Pubs have been asking to be reopened since early summer when the government's roadmap was announced. They point to figures showing few or no clusters associated with pubs as a reason why they should have been allowed open sooner, but Professor Philip Nolan, chair of the Irish Epidemiology Modelling Advisory Group, succinctly shut that argument down last week. He also explained why so many clusters are classed as household outbreaks.

He said it was reasonable to ask: "why close restaurants and pubs if there are so few outbreaks associated with those environments?" However, he said the posing of such a question and what it implies accounts to "misreading and misinterpreting the data on outbreaks and clusters."

He explained: "If I went out five days ago and caught the virus in a restaurant, it will have multiplied silently inside me for three days; then I will have started shedding virus, and potentially infecting others, for two days; today I become symptomatic, self-isolate, and get a test. 

"Public health only ask me about my contacts for the 48 hours before I developed symptoms. They don’t need to know where I got the virus; that happened five days ago. They want to know where the virus is going, who I might have infected, and prevent onward transmission.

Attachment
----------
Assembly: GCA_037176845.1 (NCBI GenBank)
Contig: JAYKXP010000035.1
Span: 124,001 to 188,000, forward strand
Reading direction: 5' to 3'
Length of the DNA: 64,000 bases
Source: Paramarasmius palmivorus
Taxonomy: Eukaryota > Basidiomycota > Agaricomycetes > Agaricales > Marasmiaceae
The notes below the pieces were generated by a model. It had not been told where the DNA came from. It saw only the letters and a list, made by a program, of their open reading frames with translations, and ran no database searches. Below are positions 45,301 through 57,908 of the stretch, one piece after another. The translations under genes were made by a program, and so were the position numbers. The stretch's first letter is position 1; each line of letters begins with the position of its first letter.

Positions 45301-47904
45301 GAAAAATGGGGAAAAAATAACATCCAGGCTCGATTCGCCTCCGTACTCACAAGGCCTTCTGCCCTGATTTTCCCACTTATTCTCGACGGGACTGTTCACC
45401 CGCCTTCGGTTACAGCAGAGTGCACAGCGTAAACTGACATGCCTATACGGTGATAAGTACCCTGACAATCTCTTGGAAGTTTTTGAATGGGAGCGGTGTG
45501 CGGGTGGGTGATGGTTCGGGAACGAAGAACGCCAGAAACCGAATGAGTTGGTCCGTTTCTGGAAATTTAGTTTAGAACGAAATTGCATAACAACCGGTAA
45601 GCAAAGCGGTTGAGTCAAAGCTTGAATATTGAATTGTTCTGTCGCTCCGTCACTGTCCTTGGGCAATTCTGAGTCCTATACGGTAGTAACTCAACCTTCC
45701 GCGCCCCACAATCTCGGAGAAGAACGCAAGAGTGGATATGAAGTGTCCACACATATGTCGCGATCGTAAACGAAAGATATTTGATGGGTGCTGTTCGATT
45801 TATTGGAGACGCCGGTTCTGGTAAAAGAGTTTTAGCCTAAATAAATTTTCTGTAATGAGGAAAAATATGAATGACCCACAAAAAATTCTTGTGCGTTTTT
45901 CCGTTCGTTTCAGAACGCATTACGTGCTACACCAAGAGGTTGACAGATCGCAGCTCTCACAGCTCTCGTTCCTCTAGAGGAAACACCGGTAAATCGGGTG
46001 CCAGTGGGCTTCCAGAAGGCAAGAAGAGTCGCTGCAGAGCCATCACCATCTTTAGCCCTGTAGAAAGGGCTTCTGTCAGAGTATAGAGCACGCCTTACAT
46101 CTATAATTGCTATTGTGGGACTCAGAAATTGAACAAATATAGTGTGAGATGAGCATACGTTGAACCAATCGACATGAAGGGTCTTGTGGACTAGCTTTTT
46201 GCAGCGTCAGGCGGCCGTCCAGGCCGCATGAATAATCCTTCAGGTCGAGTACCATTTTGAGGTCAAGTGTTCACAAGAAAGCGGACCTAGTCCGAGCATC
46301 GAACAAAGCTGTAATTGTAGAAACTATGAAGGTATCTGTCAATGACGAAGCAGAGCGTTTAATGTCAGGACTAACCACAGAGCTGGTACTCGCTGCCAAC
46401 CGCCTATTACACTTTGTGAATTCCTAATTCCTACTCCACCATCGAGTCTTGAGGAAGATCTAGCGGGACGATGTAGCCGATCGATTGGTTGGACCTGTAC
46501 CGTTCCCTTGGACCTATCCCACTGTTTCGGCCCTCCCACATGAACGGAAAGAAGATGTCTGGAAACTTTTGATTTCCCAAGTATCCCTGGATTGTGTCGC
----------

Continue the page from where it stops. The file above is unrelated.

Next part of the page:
"My contacts are tested, and unfortunately two of my family are infected. It’s now a household outbreak, and I am a case of community transmission. Even though I got it in a restaurant and brought it home. We have lots of international evidence from better-resourced systems on how the virus transmits: we know that social settings, including bars and restaurants, drive community transmission," he added.

One such study was carried out by the Texas Medical Association back in July. It revealed the riskiest activities you can do when it comes to contracting Covid-19. Their chart graded activities from low risk to high risk. A grade of one to six is considered a low to moderate risk with rankings of seven and above in the higher categories. 

The study revealed that the activity that leaves you most at risk of getting Covid-19 is going to a busy bar or a pub. It is as dangerous as going to a packed concert or sports event in a stadium, they argued. Now, we shouldn't have packed pubs around Ireland because of the restrictions but we have to trust the publicans in that regard, and it appears the guard is dropping in some places. 

This relaxation is the epitome of the old Irish adage: 'Ah, sure one more couldn't hurt.'

Such an attitude could prove a cruel irony.